Oh good golly, who on earth came up with the term “metrosexual?” As if we don’t have enough gender stereotypes? Do we really need a whole new name to refer to heterosexual men who don’t conform to the masculine ideal? Well, here’s a little info about where this gosh darn idea came from.
The term “metrosexual” appears to have been coined in 1994, when an article by Mark Simpson was published in a British newspaper entitled The Independent. The article was called “Here Come The Mirror Men.” In this article, Simpson first discussed the meaning of the term “metrosexual.” The term increased in popularity after Simpson wrote an article in 2002 that identified David Beckham as the quintessential “metrosexual.” Simpson defined the term as follows.
The typical metrosexual is a young man with money to spend, living in or within easy reach of a metropolis – because that’s where all the best shops, clubs, gyms and hairdressers are. He might be officially gay, straight or bisexual, but this is utterly immaterial because he has clearly taken himself as his own love object and pleasure as his sexual preference. Particular professions, such as modeling, waiting tables, media, pop music and, nowadays, sport, seem to attract them but, truth be told, like male vanity products and herpes, they’re pretty much everywhere…For some time now, old-fashioned (re)productive, repressed, unmoisturized heterosexuality has been given the pink slip by consumer capitalism. The stoic, self-denying, modest straight male didn’t shop enough (his role was to earn money for his wife to spend), and so he had to be replaced by a new kind of man, one less certain of his identity and much more interested in his image – that’s to say, one who was much more interested in being looked at (because that’s the only way you can be certain you actually exist). A man, in other words, who is an advertiser’s walking wet dream.
(Ouch! He just compared metrosexuals to herpes.)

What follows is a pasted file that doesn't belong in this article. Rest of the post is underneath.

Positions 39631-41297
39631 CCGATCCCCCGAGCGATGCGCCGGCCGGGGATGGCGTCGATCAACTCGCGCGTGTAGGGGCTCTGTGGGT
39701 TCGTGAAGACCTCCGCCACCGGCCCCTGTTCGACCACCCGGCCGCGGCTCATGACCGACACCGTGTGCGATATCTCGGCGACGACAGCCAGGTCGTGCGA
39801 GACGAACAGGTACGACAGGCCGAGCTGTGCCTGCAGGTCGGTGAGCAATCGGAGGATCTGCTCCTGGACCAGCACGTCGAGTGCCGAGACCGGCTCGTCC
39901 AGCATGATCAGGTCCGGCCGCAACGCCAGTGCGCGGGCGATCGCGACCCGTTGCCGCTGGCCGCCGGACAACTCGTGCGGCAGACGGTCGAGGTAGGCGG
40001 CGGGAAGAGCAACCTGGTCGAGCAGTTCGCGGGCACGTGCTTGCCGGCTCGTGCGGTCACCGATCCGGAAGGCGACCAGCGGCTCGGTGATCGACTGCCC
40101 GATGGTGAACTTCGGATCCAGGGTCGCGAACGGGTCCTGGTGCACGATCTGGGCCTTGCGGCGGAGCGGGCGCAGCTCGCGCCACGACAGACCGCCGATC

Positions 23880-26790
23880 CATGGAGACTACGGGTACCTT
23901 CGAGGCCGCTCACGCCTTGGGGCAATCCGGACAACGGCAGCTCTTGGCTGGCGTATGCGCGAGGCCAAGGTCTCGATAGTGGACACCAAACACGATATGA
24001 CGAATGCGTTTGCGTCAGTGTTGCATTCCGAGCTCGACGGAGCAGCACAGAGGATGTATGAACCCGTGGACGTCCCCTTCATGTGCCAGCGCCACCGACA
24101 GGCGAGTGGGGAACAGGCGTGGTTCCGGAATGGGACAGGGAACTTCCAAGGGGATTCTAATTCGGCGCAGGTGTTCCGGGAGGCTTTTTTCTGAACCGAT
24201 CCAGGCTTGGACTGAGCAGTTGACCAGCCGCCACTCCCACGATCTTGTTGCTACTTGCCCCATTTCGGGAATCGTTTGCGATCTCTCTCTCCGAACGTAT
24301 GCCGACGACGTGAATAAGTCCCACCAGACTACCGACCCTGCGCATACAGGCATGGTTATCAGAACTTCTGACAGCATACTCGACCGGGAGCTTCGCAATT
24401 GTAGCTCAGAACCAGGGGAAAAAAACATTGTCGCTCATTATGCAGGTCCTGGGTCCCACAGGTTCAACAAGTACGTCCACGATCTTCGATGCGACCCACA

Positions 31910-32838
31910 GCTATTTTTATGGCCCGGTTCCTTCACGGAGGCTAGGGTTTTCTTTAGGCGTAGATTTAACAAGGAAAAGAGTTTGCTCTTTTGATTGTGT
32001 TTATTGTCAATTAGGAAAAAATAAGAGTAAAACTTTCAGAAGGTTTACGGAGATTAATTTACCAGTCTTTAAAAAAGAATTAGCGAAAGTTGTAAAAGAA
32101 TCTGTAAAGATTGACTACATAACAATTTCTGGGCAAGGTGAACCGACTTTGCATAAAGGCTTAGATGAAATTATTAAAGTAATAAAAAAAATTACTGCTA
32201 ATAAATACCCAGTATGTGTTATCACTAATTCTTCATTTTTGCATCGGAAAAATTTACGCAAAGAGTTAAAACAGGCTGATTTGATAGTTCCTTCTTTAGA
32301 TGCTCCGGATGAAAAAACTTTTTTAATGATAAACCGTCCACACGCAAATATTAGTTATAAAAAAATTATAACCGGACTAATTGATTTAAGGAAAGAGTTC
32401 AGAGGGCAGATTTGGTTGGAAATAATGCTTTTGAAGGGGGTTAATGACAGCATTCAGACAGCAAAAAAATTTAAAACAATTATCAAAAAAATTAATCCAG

The original metrosexual was wealthy and conceited, wasteful with money and promiscuous in his sexuality. The term has evolved since then to be commonly understood to refer to heterosexual men who focus on their appearance or whose lifestyles display aspects typically attributed to gay men’s lifestyles.
The term “metrosexual” may in fact represent a change in masculinity. Whereas masculinity might have once been defined by homophobia, avoidance of femininity, self-reliance, physical strength, aggression, and restriction of emotion, perhaps the rise of the metrosexual marks an increase in the broadening of the confines of gender roles.
But doesn’t the term just once again lump us into categories? The term doesn’t really stretch the breadth of socially acceptable gendered behavior when ideal masculinity still is defined in much the same way as before. The term implies that heterosexual men who don’t adhere to gender roles are not really heterosexual, but are a group unto themselves. ”Metrosexual” implies a straying from stereotypes of heterosexuality and a movement toward stereotypes of homosexuality. The term also reeks of class privilege and whiteness. ”Metrosexuals” shop a lot because they have money to shop. They are decidedly an urban phenomenon, and are usually thought of as white men. And in some ways, the term reinforces homophobia. It seems as if the term screams “I may seem gay but I promise I’m not!”
While in ways, “metrosexual” may open up new possibilities of acceptable gendered behavior in heterosexual men, the term is highly problematic. The idea is a reflection of this budding “Will and Grace” society that we live in, in which homosexuality and straying from traditional gender norms may have become more visible in men, but are consistently stereotyped, mocked, and sensationalized. If a straight man who acts “like a gay man,” is called a “metrosexual,” what is a gay man who acts “like a straight man?” Unacknowledged and invisible? Where do trans people fit in? What about intersex people? Who decides what a straight person or an LGBT person should act like? Shouldn’t the individual decide for themselves? Why should a term lump us all into neat little boxes of behavior? Aren’t we just perpetuating stereotypes by trying to make everyone’s gender identity fall into a properly labeled category?
We should not have to necessarily assign names and categories to gendered behaviors. People should base their behavior on personal choice, not on socially reinforced gender roles. When we finally don’t feel pressured to fulfill any type of gender role (masculine, feminine, “butch,” “metrosexual,” “ubersexual” or otherwise), perhaps then we will have truly made progress.